Rule: be coherent. If modifying someone else's code written with a different style, adopt that style too so that the source style remains coherent.
Several styles for indentation have been shown in the previous chapter, comparing them for struture only. Sometimes
other factors are introduced in evaluating those styles, such as for example the cost of adding and removing lines
of code. These metrics are rarely completely objective and universally accepted though, so it's probably better
to prefer visual clarity over saving half a second when selecting a block to copy.
The last two examples in the previous chapter, the BSD style and K&R style, have similar features and most people find it very easy to read them. Those styles, and especially K&R, also translate nicely to other languages. For example, they produce indentation patterns similar to those found in Java and Python (a language where indentation is part of the language itself).
Style of course doesn't refer only to indentation but also to other very important elements such as where declarations are placed, their relative order, how function headers are formatted and so on. These style elements are at least as important as the visual elements of grouping and indentation.
The most important and possibly the only rule that can be stated for style is: be coherent. Pick up any one style and always stick to it. It is most annoying to read some code without being able to find out at least some basic rules that can help read it or find things around.
A consequence of the above is that when you modify someone else's code you have to adopt the style and convention of the code you are modifying and not your own personal preferences. Again, this makes sure that the resulting code only follows one set of rules, making it considerably easier to read and understand.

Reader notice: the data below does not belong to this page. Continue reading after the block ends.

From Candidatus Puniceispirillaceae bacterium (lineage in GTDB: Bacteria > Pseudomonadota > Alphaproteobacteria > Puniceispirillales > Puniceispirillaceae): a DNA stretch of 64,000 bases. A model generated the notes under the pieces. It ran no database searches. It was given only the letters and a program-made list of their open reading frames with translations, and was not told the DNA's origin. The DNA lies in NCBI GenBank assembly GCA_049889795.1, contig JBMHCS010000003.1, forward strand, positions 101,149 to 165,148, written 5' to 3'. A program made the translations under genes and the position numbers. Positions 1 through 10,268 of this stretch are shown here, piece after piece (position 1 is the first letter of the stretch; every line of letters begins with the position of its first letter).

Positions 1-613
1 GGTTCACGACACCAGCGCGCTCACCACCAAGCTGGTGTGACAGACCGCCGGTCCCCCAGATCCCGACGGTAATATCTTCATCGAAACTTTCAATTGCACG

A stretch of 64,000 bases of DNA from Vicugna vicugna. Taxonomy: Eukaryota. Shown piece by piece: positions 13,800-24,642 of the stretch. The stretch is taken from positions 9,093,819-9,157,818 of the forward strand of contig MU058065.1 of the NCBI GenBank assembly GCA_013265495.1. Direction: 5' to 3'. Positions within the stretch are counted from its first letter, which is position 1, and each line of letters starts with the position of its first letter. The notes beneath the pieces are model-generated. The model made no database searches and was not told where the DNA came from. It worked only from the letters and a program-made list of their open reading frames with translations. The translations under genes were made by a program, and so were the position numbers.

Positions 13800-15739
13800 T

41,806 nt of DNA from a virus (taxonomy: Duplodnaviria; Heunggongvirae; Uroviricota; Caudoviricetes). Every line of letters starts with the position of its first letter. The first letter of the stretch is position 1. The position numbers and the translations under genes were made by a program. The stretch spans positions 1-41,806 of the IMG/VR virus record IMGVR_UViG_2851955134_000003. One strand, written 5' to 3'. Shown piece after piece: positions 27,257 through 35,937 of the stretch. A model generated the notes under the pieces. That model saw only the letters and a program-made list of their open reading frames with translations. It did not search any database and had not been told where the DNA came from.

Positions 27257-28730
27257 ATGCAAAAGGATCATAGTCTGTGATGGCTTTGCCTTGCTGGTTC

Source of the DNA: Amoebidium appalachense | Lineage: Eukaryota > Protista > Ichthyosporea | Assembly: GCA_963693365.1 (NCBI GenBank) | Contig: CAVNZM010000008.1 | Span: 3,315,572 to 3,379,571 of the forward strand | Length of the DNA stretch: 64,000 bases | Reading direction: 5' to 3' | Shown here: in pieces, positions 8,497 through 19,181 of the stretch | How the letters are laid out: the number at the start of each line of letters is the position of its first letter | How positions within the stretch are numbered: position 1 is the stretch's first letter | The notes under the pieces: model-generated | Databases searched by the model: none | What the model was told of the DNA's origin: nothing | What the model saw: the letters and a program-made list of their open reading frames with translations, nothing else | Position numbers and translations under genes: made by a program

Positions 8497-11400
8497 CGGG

Well... is all of this really useful? Structure and style? Placement and ordering? In my opinion, it is. Even if a programmer has never seen a piece of code before, she will start to undestand it and make connections within minutes as long as there are connections to make, that is if the code is well structured. And since the source code structure reflects the program structure, the latter becomes easier to understand and in general to work with. This is very good for you in the first instance, but becomes even more important if your code has to be maintained by different programmers: they will appreciate it a lot! At least, as a programmer who has spent literally thousands of hours on someone else's code, at least I know I do.
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